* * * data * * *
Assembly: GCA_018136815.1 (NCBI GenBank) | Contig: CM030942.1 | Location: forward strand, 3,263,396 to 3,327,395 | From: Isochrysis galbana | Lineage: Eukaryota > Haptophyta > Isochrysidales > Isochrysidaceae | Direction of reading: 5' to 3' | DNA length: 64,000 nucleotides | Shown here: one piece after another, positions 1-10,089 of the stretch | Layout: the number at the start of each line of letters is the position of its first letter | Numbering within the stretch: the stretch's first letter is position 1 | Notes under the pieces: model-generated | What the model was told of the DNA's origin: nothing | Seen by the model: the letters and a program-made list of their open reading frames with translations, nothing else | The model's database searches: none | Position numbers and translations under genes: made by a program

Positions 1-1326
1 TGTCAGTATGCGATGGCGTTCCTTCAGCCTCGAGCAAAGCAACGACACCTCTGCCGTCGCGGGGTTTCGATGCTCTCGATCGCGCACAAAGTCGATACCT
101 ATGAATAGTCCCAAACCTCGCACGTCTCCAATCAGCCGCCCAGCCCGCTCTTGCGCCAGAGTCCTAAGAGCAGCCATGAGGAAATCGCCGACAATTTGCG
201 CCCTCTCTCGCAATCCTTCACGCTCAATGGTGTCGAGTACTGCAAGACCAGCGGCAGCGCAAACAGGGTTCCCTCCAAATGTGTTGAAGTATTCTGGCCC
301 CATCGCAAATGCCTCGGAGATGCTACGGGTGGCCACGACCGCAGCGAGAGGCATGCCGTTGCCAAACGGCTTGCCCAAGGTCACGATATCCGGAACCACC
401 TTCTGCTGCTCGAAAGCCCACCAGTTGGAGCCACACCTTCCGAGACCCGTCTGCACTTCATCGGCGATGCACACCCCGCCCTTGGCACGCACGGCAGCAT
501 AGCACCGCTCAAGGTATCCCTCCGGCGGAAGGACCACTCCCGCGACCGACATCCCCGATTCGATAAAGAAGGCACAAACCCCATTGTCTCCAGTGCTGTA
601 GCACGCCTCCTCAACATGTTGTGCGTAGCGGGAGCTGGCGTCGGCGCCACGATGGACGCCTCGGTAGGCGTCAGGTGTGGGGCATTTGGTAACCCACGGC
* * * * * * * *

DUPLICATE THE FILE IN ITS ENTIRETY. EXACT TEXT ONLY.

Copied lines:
Assembly: GCA_018136815.1 (NCBI GenBank) | Contig: CM030942.1 | Location: forward strand, 3,263,396 to 3,327,395 | From: Isochrysis galbana | Lineage: Eukaryota > Haptophyta > Isochrysidales > Isochrysidaceae | Direction of reading: 5' to 3' | DNA length: 64,000 nucleotides | Shown here: one piece after another, positions 1-10,089 of the stretch | Layout: the number at the start of each line of letters is the position of its first letter | Numbering within the stretch: the stretch's first letter is position 1 | Notes under the pieces: model-generated | What the model was told of the DNA's origin: nothing | Seen by the model: the letters and a program-made list of their open reading frames with translations, nothing else | The model's database searches: none | Position numbers and translations under genes: made by a program

Positions 1-1326
1 TGTCAGTATGCGATGGCGTTCCTTCAGCCTCGAGCAAAGCAACGACACCTCTGCCGTCGCGGGGTTTCGATGCTCTCGATCGCGCACAAAGTCGATACCT
101 ATGAATAGTCCCAAACCTCGCACGTCTCCAATCAGCCGCCCAGCCCGCTCTTGCGCCAGAGTCCTAAGAGCAGCCATGAGGAAATCGCCGACAATTTGCG
201 CCCTCTCTCGCAATCCTTCACGCTCAATGGTGTCGAGTACTGCAAGACCAGCGGCAGCGCAAACAGGGTTCCCTCCAAATGTGTTGAAGTATTCTGGCCC
301 CATCGCAAATGCCTCGGAGATGCTACGGGTGGCCACGACCGCAGCGAGAGGCATGCCGTTGCCAAACGGCTTGCCCAAGGTCACGATATCCGGAACCACC
401 TTCTGCTGCTCGAAAGCCCACCAGTTGGAGCCACACCTTCCGAGACCCGTCTGCACTTCATCGGCGATGCACACCCCGCCCTTGGCACGCACGGCAGCAT
501 AGCACCGCTCAAGGTATCCCTCCGGCGGAAGGACCACTCCCGCGACCGACATCCCCGATTCGATAAAGAAGGCACAAACCCCATTGTCTCCAGTGCTGTA
601 GCACGCCTCCTCAACATGTTGTGCGTAGCGGGAGCTGGCGTCGGCGCCACGATGGACGCCTCGGTAGGCGTCAGGTGTGGGGCATTTGGTAACCCACGGC